Felting in the Presence of Young Children
Too often, prior to having children, I heard from other moms (after talking about my art) that they wish they could still make art, but they haven't had the time or space to do with little kids. I'd give a few ideas (which I now know as a mom was likely not all that appreciated), which were quickly turned down. I figured that, kids or no kids, if you really want something, you can make it happen if you put your mind to it. It was just an excuse. "Just wait til you have kids of your own, you'll see."
I couldn't fathom the thought of not being able to continue following my passions once I had children, and children is something I wanted. Plus, I knew artist moms, both personally as well as those I follow online. There aren't many, I'll admit, but they're there.
This post is for those of you who are parents who want to create art, in particular felting. It's a candid look at how felting happens with kids around, especially little kids (because older kids require a bit less hands-on attention).
Of all my artistic interests, I'd say that felting is probably one of the easiest to do around small children. There are no expensive colored pencils to break, no papers or journals to rip up, no fancy markers to destroy (or mark up your house). There are no non-washable paints to track through the house. You have your soft, fuzzy wool, and depending on the type of felting you are doing, you may or may not have a sharp needle. The sharp needle easily and quickly fits in the palm your hand if you need to move it at the last minute, and sure you may stab yourself (I haven't yet, but it can happen), but you've already been doing that anyway, right?
In fact, you can kill two birds with one stone here and check "sensory play" off your list as well, because you can get all sorts of sensory fun out of felt. Either they're playing with the wool itself, of which there are various degrees of softness (coarse wool, finer wool, exotic fibers, locks), a firm-yet-squishy felting pad or a heavy rice-filled sack, plus whatever item you're working on. Which, I might add, I can guarantee they will steal from you and run off with it. I read somewhere that toddlers show you they love you by trying to engage with you in play, such as making you chase them. Look on the bright side! Your baby stealing your work is both a compliment that they like what you're making and they're showing you they love you by wanting you to play with them. Once they're a bit older (5ish) you can even start introducing needle felting and work together!
If you're wet felting, there's even more sensory fun to be had. The hot soapy water (the only "messy" part of this art form) is slippery, especially when you're rubbing and squishing the wool. And hey, if they want to spill it all over the place, all you need is a rag, and you're one step away from checking "mopping the floors" off your to-do list. They can join in the fun, or you can try to engage them anyway, at least until they steal your sponge and run off with that too.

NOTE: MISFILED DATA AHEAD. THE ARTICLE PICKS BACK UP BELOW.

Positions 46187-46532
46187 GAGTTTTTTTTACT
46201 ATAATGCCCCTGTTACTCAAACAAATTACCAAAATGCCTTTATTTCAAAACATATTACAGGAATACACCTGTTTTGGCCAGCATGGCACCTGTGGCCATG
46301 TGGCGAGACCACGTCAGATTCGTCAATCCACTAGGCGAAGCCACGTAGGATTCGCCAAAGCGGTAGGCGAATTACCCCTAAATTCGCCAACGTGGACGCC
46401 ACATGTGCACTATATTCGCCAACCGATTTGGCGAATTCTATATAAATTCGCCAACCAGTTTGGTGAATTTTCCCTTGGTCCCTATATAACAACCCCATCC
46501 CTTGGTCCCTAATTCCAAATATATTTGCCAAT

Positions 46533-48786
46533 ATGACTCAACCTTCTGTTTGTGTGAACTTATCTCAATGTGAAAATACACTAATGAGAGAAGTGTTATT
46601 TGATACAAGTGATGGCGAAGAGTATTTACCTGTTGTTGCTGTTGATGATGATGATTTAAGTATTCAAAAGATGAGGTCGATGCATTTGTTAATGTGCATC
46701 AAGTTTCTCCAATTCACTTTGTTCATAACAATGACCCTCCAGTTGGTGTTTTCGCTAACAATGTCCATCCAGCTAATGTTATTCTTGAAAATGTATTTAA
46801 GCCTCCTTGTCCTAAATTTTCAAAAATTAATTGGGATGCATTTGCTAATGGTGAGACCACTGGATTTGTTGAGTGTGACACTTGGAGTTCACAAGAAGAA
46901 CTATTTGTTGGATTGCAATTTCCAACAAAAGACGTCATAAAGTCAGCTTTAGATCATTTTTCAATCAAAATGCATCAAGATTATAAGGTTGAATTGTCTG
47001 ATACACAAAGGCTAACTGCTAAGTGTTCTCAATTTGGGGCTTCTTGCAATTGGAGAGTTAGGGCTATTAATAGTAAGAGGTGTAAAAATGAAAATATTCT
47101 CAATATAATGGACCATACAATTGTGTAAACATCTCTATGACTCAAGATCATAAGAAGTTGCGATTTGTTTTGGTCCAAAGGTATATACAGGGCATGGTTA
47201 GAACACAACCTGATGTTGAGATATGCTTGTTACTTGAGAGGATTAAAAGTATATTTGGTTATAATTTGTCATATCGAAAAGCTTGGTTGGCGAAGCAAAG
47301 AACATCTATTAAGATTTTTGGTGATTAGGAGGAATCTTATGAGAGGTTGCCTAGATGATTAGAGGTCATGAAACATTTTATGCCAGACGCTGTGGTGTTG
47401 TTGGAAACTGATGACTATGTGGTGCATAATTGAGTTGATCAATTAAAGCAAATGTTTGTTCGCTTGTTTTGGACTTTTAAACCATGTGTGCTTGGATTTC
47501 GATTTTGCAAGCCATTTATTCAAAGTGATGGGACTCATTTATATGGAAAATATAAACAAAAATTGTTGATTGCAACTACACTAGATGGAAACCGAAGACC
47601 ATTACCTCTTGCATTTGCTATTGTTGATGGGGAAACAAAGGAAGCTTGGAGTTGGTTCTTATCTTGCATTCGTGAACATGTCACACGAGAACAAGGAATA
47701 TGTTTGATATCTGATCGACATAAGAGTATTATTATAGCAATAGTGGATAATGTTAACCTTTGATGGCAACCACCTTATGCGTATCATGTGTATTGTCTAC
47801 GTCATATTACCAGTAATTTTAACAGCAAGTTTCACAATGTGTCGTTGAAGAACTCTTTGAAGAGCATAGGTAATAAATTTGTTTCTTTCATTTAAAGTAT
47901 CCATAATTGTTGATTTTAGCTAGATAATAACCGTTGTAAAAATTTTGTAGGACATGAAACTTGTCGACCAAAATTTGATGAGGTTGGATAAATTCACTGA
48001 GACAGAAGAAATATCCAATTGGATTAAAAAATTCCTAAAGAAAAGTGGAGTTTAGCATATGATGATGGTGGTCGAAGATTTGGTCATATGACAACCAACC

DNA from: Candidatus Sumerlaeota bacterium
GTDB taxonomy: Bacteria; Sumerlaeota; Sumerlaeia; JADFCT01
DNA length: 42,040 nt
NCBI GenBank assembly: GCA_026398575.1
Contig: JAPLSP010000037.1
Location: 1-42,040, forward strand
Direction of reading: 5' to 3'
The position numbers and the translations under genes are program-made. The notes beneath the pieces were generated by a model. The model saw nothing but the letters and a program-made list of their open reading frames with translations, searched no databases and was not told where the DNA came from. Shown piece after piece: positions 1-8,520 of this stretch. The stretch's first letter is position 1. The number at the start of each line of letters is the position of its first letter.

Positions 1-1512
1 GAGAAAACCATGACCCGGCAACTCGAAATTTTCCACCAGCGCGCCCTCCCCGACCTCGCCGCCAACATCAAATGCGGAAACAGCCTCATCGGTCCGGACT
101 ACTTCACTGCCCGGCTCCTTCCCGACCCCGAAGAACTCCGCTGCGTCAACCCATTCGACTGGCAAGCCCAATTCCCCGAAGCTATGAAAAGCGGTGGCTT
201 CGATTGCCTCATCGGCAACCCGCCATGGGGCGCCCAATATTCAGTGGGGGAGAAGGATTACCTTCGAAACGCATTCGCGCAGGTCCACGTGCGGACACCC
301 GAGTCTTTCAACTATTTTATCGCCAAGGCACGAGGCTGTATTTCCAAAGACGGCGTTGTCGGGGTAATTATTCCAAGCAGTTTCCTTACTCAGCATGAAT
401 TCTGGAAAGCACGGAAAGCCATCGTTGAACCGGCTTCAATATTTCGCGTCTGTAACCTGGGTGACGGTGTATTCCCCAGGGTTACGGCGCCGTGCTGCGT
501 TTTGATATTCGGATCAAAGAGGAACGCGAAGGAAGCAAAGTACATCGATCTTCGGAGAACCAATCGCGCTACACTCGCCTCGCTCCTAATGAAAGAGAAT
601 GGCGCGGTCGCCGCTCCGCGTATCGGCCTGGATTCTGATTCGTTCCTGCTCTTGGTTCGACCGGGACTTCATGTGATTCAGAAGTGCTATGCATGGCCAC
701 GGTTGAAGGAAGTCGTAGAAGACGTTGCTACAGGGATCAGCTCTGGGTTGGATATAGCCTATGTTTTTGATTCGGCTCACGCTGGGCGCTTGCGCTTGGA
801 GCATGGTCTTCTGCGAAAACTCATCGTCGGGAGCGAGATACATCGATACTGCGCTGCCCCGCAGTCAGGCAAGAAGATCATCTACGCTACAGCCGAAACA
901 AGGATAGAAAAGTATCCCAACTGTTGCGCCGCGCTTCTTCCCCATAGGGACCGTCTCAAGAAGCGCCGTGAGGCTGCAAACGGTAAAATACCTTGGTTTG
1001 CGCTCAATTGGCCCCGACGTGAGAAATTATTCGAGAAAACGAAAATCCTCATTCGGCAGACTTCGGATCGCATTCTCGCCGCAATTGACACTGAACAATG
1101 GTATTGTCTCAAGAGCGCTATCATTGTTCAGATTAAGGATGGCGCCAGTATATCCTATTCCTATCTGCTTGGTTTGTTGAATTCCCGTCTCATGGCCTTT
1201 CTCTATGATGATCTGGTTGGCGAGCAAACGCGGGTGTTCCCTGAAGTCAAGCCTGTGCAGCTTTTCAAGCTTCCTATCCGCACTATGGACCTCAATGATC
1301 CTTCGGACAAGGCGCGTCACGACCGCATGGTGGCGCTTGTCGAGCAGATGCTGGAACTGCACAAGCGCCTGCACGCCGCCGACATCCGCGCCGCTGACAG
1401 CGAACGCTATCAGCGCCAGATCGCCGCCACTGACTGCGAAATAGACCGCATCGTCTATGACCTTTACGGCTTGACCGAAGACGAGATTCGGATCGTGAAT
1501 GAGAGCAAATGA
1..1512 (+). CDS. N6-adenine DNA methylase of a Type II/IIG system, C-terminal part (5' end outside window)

If you're thinking that you'll fit in some quiet time to yourself to work on your art... well, good luck with that. If that's what those moms were talking about before, I agree, that is definitely difficult to do with little kids at home. What you can do is put together a little travel felting kit in a tin (which I've done) and take them to a fast-food indoor playground or other secure area. They'll be busy running around playing while you can get something small done. There's also nap time or after bed time (one of the things I remember suggesting), and I certainly do work on art during that time. After all, that's when I film tutorials and/or WIP videos. However, there are so many evenings when I'm just completely wiped out that by the time I get the kids to bed - my husband comes home late so most days during the week I don't get any help - I just don't have the energy. This too shall pass, and depending on the temperament of your child it could be sooner than later (my older one let me work alone around the time she turned 3ish). However, if you adapt and find ways to make art happen despite curious little hands, it's absolutely possible. Cue surprised looks on those moms' faces who thought they knew what my future had in store.
And for a bit of fun, here are some other artist moms I follow online:
Alisa Burke - blogs about creating art with your child
Tamara Laporte - a.k.a. Willowing. I started following her prior to becoming a mom, and despite having two babies, her art business has grown exponentially.
Marjolein Dallinga - This artist got into felting because she had young children at home and didn't have the time/space to devote to painting. She found felting to be easier to do in the presence of young children
Both Artist and Mother - This is a website dedicated to highlighting the works of women who are juggling the roles of both artist and mother.
Sorry dads, I don't know of many artist men who are also fathers (though Picasso is a great example), but if you are the primary parent in your family and tackle the majority of caregiving while trying to continue working on your art, these apply to you too.